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CPVC Replaces Steel and PVC at Delta Faucet's Largest Plant

Delta® Faucet Company’s Greensburg, Ind., plant is the largest of its three faucet manufacturing sites, with 1,150 employees producing 1,500 different products.

The engineers needed a piping material that could meet a variety of criteria:

  • Corrosion resistance
  • High-temperature resistance
  • Resistance to acids and bases
  • Meet stringent safety assurance standards
  • Easy to modify and repair

Taking each requirement into account, Delta engineers specified chlorinated polyvinyl chloride (CPVC) for its metal plating operations.


We need to have a leak-free, dependable system. That is why we’re using CPVC.

James Retz, Plant Engineer at Delta's Largest Plant


“The variety and type of plating that takes place here makes it a tough environment for process components,” says Ed Browning, maintenance supervisor for Delta Faucet.

Throughout the plant, pipe fittings range from a half-inch to 12 inches in diameter, all Schedule 80 for both the pressurized and non-pressurized lines. Piping conveys four grades of water (city, soft, reverse osmosis and deionized) mixed with caustics, acids, cyanides and plating metals such as chrome, nickel, brass, copper and gold. The solutions are steam-heated to 180°F.


The Pitfalls of CPVC Alternatives


PVC: “Above a certain temperature, PVC pipes begin to sag and the joints can lose integrity,” says Retz, noting this is a condition that can precipitate leaks.

STEEL: “The pH range for the solutions is from acidic to alkaline, which is why we don’t use carbon or galvanized steel,” says Browning. “We don’t want to find any iron in our nickel baths, so we stay away from steel or ferrous metal piping. The CPVC piping has reduced product cross-contamination.”

In the nickel baths, CPVC is a better choice than a threaded steel system. “Nickel can run down the thread of a pipe,” Browning explains. “With the cemented joints of the CPVC, the nickel doesn’t do that. I don’t have to worry about thin threads or cutting threads on the pipe and then having them corrode.”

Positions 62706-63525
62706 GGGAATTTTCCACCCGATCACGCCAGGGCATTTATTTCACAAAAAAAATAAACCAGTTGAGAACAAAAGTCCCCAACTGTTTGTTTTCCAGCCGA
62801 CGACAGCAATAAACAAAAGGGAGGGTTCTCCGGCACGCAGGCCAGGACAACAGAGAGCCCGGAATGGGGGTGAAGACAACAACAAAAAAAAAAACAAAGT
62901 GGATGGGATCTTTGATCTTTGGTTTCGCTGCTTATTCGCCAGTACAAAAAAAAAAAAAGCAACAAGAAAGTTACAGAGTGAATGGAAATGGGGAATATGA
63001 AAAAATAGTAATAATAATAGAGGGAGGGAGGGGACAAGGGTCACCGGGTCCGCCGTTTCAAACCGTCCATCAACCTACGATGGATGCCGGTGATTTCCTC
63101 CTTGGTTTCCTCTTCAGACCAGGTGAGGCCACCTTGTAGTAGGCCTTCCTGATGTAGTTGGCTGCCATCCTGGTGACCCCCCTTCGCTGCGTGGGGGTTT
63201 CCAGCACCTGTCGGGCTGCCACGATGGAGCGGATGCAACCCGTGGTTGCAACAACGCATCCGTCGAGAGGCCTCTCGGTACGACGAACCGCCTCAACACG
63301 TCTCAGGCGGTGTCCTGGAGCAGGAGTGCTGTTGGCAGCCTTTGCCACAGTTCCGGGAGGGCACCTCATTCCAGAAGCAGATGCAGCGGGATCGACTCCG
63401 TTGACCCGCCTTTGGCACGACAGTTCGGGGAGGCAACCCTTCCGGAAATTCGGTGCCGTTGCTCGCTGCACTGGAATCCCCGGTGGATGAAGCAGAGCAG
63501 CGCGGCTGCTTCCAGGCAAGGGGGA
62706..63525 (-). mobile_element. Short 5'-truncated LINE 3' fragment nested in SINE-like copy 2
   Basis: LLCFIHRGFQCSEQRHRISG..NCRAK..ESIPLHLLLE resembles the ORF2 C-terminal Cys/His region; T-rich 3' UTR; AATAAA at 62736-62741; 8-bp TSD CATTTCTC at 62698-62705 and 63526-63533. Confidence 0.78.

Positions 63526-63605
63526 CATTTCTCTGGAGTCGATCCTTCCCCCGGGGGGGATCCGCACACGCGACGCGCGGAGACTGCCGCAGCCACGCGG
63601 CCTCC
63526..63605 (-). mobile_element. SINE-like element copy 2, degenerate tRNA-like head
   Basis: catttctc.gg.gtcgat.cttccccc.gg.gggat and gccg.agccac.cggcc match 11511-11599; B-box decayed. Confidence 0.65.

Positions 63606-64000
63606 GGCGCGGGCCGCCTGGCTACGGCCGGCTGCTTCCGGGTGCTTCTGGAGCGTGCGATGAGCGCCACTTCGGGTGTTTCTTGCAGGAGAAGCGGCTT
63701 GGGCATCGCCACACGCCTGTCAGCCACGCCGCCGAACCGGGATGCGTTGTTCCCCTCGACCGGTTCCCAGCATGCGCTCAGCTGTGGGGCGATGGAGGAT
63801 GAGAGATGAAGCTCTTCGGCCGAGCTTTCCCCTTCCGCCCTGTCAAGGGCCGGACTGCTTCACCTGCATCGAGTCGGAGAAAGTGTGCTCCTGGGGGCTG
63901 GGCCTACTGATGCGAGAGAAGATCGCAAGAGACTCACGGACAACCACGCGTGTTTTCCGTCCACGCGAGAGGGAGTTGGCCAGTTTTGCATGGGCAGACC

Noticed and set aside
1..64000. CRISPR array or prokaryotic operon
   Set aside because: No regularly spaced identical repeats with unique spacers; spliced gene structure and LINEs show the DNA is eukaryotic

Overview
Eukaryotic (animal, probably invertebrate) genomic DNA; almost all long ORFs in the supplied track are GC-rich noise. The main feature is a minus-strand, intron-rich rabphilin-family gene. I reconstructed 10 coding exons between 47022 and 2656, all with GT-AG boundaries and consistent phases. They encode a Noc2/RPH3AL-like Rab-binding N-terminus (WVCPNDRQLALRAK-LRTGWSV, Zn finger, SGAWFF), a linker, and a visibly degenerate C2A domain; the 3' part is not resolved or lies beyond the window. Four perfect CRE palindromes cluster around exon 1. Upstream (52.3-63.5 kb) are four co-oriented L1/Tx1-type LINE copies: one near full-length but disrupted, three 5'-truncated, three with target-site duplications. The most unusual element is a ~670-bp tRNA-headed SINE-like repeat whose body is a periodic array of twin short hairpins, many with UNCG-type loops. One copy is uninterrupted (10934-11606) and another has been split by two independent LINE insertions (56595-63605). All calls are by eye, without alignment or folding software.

Replacing galvanized steel piping with CPVC in the plant’s water treatment area eliminated previous concerns with the galvanization coming off and plugging filters.


Corzan CPVC is Reliable

Delta’s 12-inch iron sludge transfer line also was replaced with CPVC pipe and fittings. The line, which processes up to 300,000 gallons a day, is located behind myriad other pipes and components, making it difficult to access if repairs or maintenance are needed.

The nickel filter system conveys hot nickel solution, then filters, processes and transfers fluids back into the tanks. The remaining water is treated to a level that is cleaner than it was when entering the plant. CPVC has no threads, allowing no leaks, and withstands high temperatures, preventing corrosion.


Corzan CPVC Promotes Safety


Repairs are easier with CPVC. Previously, if a section of steel pipe failed, the entire plant was pulled off-line while the section of pipe was replaced. CPVC pipe can be cut and joined on-site, minimizing production stoppage. 

Within the confined spaces of the plant, slip joining a CPVC pipe is significantly easier than threading a steel part. Even when moving pipe from one tank to another, it's simple to cut CPVC pipe, move it to the designated tank and rejoin it. 


The Solution Delta, and You, Can Trust

Corzan CPVC provides a solution that is reliable, durable, easy to install, modify, and repair, and still meets the stringent safety assurance standards set by several industries, including:

  • Water and wastewater treatment
  • Chemical processing
  • Chlor-alkali
  • Mineral processing
  • Power generation
  • Semiconductors and electricity

To learn more about how Corzan CPVC can benefit your plant, or if you are interested in a free consultation on chemical resistance, process suitability or any technical questions, contact us.


Metal vs CPVC